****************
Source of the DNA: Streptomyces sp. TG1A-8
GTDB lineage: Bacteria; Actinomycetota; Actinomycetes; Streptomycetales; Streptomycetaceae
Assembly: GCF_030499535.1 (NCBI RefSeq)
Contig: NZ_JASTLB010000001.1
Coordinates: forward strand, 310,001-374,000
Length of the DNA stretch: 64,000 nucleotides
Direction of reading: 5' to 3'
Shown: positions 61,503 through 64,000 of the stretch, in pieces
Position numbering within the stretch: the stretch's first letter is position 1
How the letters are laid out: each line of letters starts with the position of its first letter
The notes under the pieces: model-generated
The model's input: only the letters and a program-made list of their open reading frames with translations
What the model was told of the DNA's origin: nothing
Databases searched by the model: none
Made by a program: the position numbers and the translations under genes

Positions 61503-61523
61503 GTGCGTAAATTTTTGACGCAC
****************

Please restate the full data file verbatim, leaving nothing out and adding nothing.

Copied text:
Source of the DNA: Streptomyces sp. TG1A-8
GTDB lineage: Bacteria; Actinomycetota; Actinomycetes; Streptomycetales; Streptomycetaceae
Assembly: GCF_030499535.1 (NCBI RefSeq)
Contig: NZ_JASTLB010000001.1
Coordinates: forward strand, 310,001-374,000
Length of the DNA stretch: 64,000 nucleotides
Direction of reading: 5' to 3'
Shown: positions 61,503 through 64,000 of the stretch, in pieces
Position numbering within the stretch: the stretch's first letter is position 1
How the letters are laid out: each line of letters starts with the position of its first letter
The notes under the pieces: model-generated
The model's input: only the letters and a program-made list of their open reading frames with translations
What the model was told of the DNA's origin: nothing
Databases searched by the model: none
Made by a program: the position numbers and the translations under genes

Positions 61503-61523
61503 GTGCGTAAATTTTTGACGCAC